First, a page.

Lemieux Design

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Posts Tagged ‘CSS’

Smooth Scrolling – With Bootstrap

Posted on: January 16th, 2017 by alemieux

Sending users to in-page targets with an ID can be jarring. They might lose context of the page when they move further down and they lose site of what came previously. A smooth scrolling animation can solve this issue and looks great!

This Pen has a great example: http://codepen.io/chriscoyier/pen/dpBMVP However, the page I was building also included Bootstrap Panels (Accordion). Since the target is any ID on the page, that will include the targets in the Panels, so it broke the functionality. I did some brief searching and found a StackOverflow response that tweaks the code to refine the targeting so as not to affect Bootstrap Carousels, or Panels. Here’s the full code:

$(document).ready(function() {
  $('a[href*="#"]:not([href="#"]):not([data-toggle])').click(function() {
    if (location.pathname.replace(/^\//, '') == this.pathname.replace(/^\//, '') && location.hostname == this.hostname) {
        var target = $(this.hash);
        target = target.length ? target : $('[name=' + this.hash.slice(1) + ']');
        if (target.length) {
            $('html, body').animate({
                scrollTop: target.offset().top
            }, 1000);
            return false;
        }
    }
  });
});

Now I have the functionality I want for scrolling to targets and the Panels still work.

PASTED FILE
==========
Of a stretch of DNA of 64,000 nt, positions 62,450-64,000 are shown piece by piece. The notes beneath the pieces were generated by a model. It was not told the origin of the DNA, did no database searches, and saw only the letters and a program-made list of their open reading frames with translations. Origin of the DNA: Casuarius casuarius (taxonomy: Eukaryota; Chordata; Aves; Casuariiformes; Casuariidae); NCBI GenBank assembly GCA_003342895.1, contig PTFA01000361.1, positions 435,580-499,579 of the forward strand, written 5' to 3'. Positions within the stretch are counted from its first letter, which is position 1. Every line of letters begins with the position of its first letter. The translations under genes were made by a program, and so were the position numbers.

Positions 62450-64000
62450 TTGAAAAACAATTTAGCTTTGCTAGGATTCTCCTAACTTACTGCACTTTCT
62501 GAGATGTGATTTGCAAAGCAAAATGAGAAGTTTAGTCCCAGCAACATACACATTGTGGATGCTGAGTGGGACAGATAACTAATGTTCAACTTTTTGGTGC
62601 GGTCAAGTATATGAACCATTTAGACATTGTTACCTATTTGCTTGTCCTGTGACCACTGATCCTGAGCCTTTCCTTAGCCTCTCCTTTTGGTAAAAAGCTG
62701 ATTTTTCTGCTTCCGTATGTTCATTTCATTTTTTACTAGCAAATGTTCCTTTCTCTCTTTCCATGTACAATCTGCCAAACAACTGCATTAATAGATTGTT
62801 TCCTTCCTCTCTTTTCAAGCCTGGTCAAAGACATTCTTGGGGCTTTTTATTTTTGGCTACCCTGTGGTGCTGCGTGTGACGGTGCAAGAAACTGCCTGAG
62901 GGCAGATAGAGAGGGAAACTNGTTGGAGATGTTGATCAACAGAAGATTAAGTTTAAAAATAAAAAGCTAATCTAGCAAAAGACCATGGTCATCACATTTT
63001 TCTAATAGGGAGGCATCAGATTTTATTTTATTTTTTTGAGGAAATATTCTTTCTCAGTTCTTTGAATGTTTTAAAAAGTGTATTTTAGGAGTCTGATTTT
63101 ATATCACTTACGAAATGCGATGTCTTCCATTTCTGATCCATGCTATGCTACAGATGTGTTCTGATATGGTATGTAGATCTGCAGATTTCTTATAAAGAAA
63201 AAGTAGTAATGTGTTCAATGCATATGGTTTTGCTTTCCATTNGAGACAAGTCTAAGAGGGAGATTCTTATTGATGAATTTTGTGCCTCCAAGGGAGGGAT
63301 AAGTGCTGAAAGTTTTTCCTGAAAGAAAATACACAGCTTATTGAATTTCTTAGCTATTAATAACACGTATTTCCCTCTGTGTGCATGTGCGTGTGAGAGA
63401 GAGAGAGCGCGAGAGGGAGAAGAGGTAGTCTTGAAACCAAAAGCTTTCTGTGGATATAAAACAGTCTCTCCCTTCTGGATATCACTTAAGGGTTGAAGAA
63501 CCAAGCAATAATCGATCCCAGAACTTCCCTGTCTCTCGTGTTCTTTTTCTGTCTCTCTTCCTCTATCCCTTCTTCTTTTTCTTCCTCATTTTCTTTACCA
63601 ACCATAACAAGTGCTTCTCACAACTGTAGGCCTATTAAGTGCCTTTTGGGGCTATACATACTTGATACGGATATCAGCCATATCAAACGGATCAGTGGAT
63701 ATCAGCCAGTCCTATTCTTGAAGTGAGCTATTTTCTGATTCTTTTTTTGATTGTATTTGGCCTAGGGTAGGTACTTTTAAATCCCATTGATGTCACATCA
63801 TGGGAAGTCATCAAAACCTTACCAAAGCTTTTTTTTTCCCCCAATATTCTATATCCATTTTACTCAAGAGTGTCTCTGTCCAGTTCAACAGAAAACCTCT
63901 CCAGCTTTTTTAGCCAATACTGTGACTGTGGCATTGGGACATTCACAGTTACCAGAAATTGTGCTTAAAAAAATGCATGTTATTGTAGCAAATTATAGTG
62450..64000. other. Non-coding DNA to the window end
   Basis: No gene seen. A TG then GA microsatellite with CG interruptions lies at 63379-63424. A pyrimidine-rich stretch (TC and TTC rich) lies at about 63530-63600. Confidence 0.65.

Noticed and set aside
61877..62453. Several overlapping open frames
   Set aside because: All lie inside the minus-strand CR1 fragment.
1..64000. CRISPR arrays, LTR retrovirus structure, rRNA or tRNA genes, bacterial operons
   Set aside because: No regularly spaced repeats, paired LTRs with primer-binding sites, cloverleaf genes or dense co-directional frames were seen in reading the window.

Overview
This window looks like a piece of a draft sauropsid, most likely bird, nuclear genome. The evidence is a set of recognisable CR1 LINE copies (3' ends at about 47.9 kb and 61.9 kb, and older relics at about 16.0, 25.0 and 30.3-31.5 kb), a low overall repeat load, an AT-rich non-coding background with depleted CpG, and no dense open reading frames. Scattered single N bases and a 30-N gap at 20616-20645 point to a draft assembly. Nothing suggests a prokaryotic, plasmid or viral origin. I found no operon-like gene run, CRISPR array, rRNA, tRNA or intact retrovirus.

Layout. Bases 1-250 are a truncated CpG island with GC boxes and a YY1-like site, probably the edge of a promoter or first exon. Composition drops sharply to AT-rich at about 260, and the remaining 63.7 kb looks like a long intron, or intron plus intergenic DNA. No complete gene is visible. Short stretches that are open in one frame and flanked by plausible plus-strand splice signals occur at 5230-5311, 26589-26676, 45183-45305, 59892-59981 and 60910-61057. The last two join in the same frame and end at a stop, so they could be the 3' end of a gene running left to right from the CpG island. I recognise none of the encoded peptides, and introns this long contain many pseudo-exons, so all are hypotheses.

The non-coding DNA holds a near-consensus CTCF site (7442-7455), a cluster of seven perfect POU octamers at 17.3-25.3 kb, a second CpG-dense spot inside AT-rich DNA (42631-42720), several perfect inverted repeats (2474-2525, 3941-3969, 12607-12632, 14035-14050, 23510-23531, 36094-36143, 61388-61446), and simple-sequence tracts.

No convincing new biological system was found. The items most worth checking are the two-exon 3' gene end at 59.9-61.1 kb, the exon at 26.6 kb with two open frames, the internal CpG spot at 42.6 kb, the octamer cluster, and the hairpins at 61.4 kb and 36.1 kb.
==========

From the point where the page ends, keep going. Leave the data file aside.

RWD – Media Queries Introduction

Posted on: December 19th, 2014 by alemieux

Media Query Basics

No, I’m not going to start in on the history of the @media usage in HTML. I’d rather focus instead on the practical uses of the @media property as it relates to Responsive Web Design. But first, a practical tip.

In Luke Wroblewski’s now famous Mobile First approach, we start by designing a site with the smallest screen in mind first. What that really means is that you develop all of your content in such a way that will engage mobile users who, most likely, are on devices that are on slow networks and might not be able to support all the whiz-bang that a desktop browser might be able to handle.

There are some pretty staggering statistics of mobile phone usage in third world countries. Most internet activity is achieved over mobile networks with an array of devices that aren’t that sophisticated and can’t handle most modern website features.

There’s also an important movement to improve website performance for such devices and platforms as illustrated in Scott Jehl’s new book Responsible Responsive Design. Certain design trends offer huge, full-width imagery or video. Learning what’s served best on the mobile platform is trial and error, but the basic idea is the limit the use of heavy graphics, video, and JavaScript effects for smaller devices. More importantly, the content needs to be tailored for small screens so that what’s hierarchically most important is easy to find and is most useful.

With those limitations in mind, start by building the site in a mobile view. You can resize your browser to its smallest width possible. In Firefox, you can use the Responsive Design View and choose the 320 pixel width, which will be the smallest screen size. Load up your page and start coding.